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Mastering Homeschooling Schedules and Breaks

Schedules and breaks are critical for all students. 

But, not every single schedule will work for every student. 

Some students thrive under very strict schedules. Some absolutely crumble. It isn’t up to you to force your preferred schedule onto your students. It’s up to you to discover what is best for them. 

A schedule, with the proper set of breaks, can be one of the greatest tools that help students learn, grow, and take personal responsibility in their education. 

First, let’s take a look at the Structure of a Schedule

Think of the structure of a schedule as a framework. 

You don’t need to have very specific tasks set up for this framework. In fact, it will usually get in the way. 


Say you add English homework to a schedule for one hour on Tuesdays and Thursdays because the student usually takes that long. 

As the student goes through the class, the assignments they have will change drastically. 

Sometimes there will be long essays due. Sometimes there will be short reading. 

By pegging ‘English’ into these specific slots, you’ll be assigning too much time or not enough time most of the time.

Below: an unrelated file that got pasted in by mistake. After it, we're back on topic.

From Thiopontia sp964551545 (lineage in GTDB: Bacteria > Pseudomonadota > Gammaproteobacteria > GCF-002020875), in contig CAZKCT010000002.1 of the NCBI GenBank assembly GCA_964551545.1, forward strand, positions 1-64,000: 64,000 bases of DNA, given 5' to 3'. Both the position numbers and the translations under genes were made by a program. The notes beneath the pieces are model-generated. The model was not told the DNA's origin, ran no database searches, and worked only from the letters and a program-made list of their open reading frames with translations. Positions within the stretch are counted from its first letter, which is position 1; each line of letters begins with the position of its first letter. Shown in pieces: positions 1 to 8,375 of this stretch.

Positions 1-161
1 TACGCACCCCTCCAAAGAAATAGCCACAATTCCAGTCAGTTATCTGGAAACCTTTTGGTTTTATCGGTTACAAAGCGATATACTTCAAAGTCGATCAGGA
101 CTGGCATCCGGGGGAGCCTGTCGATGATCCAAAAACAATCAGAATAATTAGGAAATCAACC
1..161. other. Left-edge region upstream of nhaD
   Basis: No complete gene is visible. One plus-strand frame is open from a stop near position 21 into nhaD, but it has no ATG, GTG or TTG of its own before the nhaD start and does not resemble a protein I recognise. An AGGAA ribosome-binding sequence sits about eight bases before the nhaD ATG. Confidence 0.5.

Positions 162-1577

Instead, take that spot and put in ‘Priority Work’. 

Priorities change each week, each month. 

Start out making a schedule to assign vague tasks like chores, book reports, reading, writing, etc. to see what a week may look like. 

Then, during the current week, replace those vague tasks with what’s most important. 

The student will get used to a schedule, but also won’t be restricted by it. 

No schedule is complete without breaks. 

Breaks are really important for students, no matter what their schedule looks like. 

Even in the modern age, we’re still learning the best way people learn and produce. 

Breaks, both for the body and mind, are vital for the times when students are engaged. 

Not every break is the same. Here are a few examples of breaks that most students should enjoy, but consider the individual and their needs. 

Food – Food is a great way for students to take a break and refill their fuel tanks. Snacks, drinks, and meals are best when they’re part of the schedule that you’re creating.